20 July 2013 - DEAN MAYES - Guest Author


DEAN MAYES 

- Guest Author -
G'day guys,


Today I feature another Australian author - Dean Mayes. Born in country Victoria, Australia, Dean grew up with an early love of words - a trait a little out of step for most children of his age. His creative streak was inspired by his third grade teacher, Mrs. Furnell, who challenged him in his creative writing exercises which he initially "sucked at". After producing a surprisingly poignant piece about a soldier's experience of war (based on his grand father), Dean received his first writing award - a Purple Dragon sticker. 

Welcome, Dean ...



TELL US A LITTLE ABOUT YOURSELF AND YOUR WRITING JOURNEY.



          Hi Clancy – thank you for inviting me to speak at your blog. My journey to publication came about in a rather unconventional way. Though it had long been a dream to be a published author, in early 2008, I had virtually given up on the idea of ever being published. However, I had this story that I really wanted to tell. So I started a blog and began posting the beginnings of a story, chapter by chapter, week by week. It was an unconventional love story, involving past lives and starting over. Quite unexpectedly, I garnered a following that would tune into my blog each week to follow this ever evolving story. I received some really encouraging feedback, some suggestions for the story but mainly it was resounding demands to “give us more, give us more”. I was surprised by the reaction but it drove me to keep going. One day, out of the blue, I received an email from the creative director at Central Avenue Publishing in Vancouver, Canada – a woman named Michelle Halket. She told me she really liked what I was doing and suggested I should consider taking this story “really” seriously. After looking into credentials and realising that she was herself “really serious”, I stopped posting the story to my blog – much to the anger of my fan base – and worked furiously to complete a manuscript. At the end of 2009, I submitted the completed manuscript to Central Avenue Publishing and within a week, I was offered a contract. My first novel, “The Hambledown Dream” was published in March 2010.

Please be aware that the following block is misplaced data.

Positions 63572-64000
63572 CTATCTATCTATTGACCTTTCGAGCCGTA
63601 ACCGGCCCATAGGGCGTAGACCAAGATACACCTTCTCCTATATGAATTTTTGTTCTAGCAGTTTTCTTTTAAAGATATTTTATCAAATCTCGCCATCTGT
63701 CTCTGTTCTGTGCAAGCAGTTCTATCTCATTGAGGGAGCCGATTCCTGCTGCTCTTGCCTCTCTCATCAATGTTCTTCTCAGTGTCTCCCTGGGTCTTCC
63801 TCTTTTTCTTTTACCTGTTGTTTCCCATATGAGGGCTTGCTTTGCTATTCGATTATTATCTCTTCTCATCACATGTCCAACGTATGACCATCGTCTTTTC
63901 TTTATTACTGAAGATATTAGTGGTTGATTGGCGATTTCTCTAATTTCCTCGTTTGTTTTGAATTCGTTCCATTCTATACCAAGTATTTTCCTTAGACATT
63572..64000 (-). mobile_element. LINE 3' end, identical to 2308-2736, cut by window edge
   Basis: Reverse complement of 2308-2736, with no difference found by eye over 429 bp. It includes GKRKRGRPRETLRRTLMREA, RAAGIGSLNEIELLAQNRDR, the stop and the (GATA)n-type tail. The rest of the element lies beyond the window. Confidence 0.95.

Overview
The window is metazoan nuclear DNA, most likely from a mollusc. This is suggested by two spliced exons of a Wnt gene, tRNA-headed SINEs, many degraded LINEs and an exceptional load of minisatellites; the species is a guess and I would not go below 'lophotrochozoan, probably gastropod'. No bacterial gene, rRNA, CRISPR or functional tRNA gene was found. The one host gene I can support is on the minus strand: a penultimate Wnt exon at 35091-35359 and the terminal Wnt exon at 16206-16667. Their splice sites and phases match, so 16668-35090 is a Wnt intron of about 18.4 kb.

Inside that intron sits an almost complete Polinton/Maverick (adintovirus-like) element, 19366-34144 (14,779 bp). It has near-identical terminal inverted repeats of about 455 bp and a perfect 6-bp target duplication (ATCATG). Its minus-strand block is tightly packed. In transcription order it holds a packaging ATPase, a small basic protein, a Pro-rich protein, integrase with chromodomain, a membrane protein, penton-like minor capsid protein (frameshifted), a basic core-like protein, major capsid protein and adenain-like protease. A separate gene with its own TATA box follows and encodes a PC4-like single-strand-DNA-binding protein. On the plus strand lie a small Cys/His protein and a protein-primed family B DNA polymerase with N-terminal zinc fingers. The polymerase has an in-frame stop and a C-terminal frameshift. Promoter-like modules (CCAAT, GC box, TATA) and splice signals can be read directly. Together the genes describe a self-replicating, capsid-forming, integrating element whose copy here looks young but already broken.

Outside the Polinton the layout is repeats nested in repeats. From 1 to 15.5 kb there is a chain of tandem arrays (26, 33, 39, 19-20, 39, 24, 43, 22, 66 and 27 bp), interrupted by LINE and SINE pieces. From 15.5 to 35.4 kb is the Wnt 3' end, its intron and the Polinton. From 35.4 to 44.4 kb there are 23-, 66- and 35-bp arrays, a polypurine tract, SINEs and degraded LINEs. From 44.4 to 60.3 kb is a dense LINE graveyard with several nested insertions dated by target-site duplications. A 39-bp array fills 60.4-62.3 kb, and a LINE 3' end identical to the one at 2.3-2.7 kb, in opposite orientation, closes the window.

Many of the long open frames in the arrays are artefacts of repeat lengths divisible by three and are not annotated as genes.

WHAT DO YOU ENJOY MOST ABOUT BEING A WRITER?



It's definitely the creative process – the building of a story from the ground up, the creation and refinement of characters, the exploration of those characters through their respective arcs. I am driven by character based stories that require problem solving throughout the entire process in order to bring a convincing drama to life. I often say that I allow my characters to propel the story forward and I don't lock them into a predefined trajectory. Some of the best discoveries I've made, from a story telling point of view, are the ones that have come through my characters. For example, I often do have an idea of where I want them to go, but in the course of writing them, I'll discover a alternative path for them that I might not have considered before. This was especially true for my current novel “Gifts of the Peramangk” where several of the character arcs developed a lot differently to how I expected during the planning phase.





WHAT IS THE HARDEST THING ABOUT BEING A WRITER?



It is most definitely the marketing. Over the past three years, I have pounded the pavement, knocked on doors, talked to so many people, dialled so many numbers, written so many letters, sent so many emails. And I think that about 10% of what I've done has yielded positive results. Still, I continue to explore as many opportunities as I can because I believe in what I'm doing and I have a small group of people around me who believe in what I'm doing as well.





WHAT WERE YOU IN A PAST LIFE, BEFORE YOU BECAME A WRITER?